Ruth Wilson Gilmore is a writer, organizer, and geography professor. She says governments cut services such as social welfare but give more money for police and prisons. Gilmore says, ‘Real estate capital produces more and more luxury apartments but not affordable housing… or tourism capital that pushes people out of certain areas of the city and only welcomes them in if they work as workers in the service industry, delivering, serving, and cleaning.
If we want better prisons, we can’t move money from the police and prisons to schools and welfare provision. We need to look at how those systems work.
Kelsey talks about psychiatric institutions, ‘I know people who went from prison to psychiatric institutions and sometimes asked to leave the psychiatric institutions and go back into prison because they’re so bad. Of course this does not mean prisons are nice places.’
Flowers in memory of Sarah Everard, at Clapham Common, London. Police officer Wayne Couzens murdered her in March 2021. WALDEMAR SIKORA/ALAMY
Let’s look at the history of how modern policing and imprisonment began – and why. Alex Vitale is a sociologist and author of The End of Policing. He says, ‘Policing started mostly in the early 19th century as a result of modern capitalism and colonialism, slavery, and industrialization. In all of these there are people who resist and policing is the way to manage them.’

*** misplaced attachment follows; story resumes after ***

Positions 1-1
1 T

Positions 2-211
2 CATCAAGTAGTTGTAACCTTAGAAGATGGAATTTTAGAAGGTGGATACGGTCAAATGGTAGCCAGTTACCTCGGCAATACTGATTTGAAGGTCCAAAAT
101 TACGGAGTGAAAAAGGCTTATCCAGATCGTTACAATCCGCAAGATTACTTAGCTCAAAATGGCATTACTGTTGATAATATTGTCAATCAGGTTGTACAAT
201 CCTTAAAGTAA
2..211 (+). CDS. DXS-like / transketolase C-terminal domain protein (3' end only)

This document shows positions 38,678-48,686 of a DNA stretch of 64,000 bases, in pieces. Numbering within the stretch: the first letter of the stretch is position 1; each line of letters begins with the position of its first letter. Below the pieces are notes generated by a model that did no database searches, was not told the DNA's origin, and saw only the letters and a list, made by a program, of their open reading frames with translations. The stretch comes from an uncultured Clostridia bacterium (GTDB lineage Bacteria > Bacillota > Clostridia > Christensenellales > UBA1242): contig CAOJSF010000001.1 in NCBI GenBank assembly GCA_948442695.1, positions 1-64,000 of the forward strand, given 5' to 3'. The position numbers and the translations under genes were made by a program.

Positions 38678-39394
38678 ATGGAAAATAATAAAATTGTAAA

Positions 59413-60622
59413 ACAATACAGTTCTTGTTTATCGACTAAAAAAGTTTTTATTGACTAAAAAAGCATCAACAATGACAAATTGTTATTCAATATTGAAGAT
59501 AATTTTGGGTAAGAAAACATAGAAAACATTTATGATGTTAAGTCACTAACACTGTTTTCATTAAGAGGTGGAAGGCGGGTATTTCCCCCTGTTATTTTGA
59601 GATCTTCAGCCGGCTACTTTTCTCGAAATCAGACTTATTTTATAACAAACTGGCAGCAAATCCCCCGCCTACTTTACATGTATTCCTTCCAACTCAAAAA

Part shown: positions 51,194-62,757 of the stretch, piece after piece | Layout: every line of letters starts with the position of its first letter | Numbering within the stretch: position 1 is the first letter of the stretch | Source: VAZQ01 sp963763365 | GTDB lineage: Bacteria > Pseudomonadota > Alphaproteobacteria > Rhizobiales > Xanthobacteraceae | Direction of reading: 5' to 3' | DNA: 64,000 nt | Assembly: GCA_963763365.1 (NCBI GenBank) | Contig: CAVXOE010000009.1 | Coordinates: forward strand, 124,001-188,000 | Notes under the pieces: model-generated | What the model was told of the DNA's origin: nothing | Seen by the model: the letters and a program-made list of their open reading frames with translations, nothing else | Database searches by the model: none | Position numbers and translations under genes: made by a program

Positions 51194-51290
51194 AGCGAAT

Ziyanda Stuurman is the author of the book Can We Be Safe? about policing in South Africa. He says, ‘The police are there to remind the working class, and specifically Black people, of their place in South African society. That place is at the bottom and it puts class and capital interests at the top.’
The idea of the criminal is to say who is the ‘problem’ in society. But this idea always changes and is not the same everywhere. Naomi Murakawa says that in 1787 there were three federal crimes in the US; in 2015 there were more than 5,000 federal crimes. With the ‘dangerous’ people out of the way, we can believe we are safe. As Angela Y Davis wrote in her book Are Prisons Obsolete?, ‘The prison is now a black hole, a place to put the rubbish left over from capitalism.’
‘Prisons do not make social problems disappear, they make people disappear,’ Davis said. Putting people in prison can also mean taking income away from families, taking parents away from children, and taking neighbours away from communities.
More people in prison does not affect crime rates and we are not safer. This situation is worst in El Salvador. It has one of the largest per capita prison populations, as well as the highest murder rate in the world.
‘Abolitionists seem to be the only people who think so deeply about violence, about how to stop violence, about what causes violence, about what to do about violence,’ says Chelsea.